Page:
I take back my heroic statements of yesterday evening. Awakening with a fever of 101 this morning, it took every last bit of willpower to get myself to the hospital. I love nurses. They noticed me looking miserable, and found me some tylenol. Tylenol is a miracle drug.

I was amazed at how easily I stopped feeling sick when I was in the patients’ rooms. The lady from yesterday afternoon, with the molar pregnancy, had not yet heard about her pathology results, so I got to tell her that she doesn’t have cancer. (Guarding my statements, and crossing my fingers that I had understood the discussion yesterday correctly; when the residents came in, they told her the exact same thing; which was good.) This was my favorite case on gyn onc; unfortunately, I doubt that oncologists can live for the patients who turn out not to have cancer.

The attendings are both going to a tropical location for a conference. The residents are gleefully planning how little time they can spend in the hospital for the next week. The last surgery scheduled for the week, this morning, was supposed to be a massive vulvar excision/reconstruction. The only catch was that the patient was 90 years old. At the last minute the anesthesiologists had second thoughts on the subject, and called the surgery off.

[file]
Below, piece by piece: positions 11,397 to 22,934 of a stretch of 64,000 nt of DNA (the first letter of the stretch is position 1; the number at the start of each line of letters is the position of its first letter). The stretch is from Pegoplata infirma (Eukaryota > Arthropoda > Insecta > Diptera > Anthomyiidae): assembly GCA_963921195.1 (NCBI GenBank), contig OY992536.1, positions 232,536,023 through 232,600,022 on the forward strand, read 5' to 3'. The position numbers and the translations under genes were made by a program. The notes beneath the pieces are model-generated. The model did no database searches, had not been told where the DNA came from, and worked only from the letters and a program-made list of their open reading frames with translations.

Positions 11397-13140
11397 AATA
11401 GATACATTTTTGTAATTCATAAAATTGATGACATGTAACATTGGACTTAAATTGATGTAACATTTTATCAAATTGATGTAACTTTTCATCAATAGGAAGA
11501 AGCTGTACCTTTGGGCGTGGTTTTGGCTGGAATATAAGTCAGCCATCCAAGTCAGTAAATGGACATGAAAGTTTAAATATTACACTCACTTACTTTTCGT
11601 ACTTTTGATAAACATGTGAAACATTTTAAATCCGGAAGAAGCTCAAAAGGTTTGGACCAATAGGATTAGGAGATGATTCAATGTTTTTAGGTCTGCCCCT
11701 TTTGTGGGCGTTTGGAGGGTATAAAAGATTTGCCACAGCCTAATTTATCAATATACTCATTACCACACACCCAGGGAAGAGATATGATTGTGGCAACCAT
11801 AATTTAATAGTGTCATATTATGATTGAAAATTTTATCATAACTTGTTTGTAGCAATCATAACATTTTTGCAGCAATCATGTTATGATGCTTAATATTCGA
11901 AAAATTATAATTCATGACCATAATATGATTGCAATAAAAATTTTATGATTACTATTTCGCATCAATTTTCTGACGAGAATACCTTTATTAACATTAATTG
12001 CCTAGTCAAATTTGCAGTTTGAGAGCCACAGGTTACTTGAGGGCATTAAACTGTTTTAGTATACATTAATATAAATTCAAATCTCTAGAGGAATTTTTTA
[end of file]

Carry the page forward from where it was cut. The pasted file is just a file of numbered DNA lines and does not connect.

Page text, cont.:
And, I made my first step towards getting residency applications in order: I asked one of the faculty if he would write me a letter of recommendation, and got a long list of recommended residencies, and residencies to avoid. Thank God, I picked the right person to ask; he’s been a program director in the past, and seems to be in tune with intradepartmental conflicts and dynamics all over the country. I guess that’s going to be my project for spring break next week: looking up all the programs he recommended. I supposed I ought to be heartened that he was talking to me about Duke and Harvard and Johns Hopkins as though I have a chance at them, but I’m just scared. The dean, when he gave me that list of spots left open, also gave the cheerful information that this year a girl at this school who was ranked around 20th in a class of 100 failed to match in ob/gyn. His helpful advice was, “be sure to apply to a lot of programs.” Since he must know that my rank is higher than hers, this comment was very encouraging. Not.

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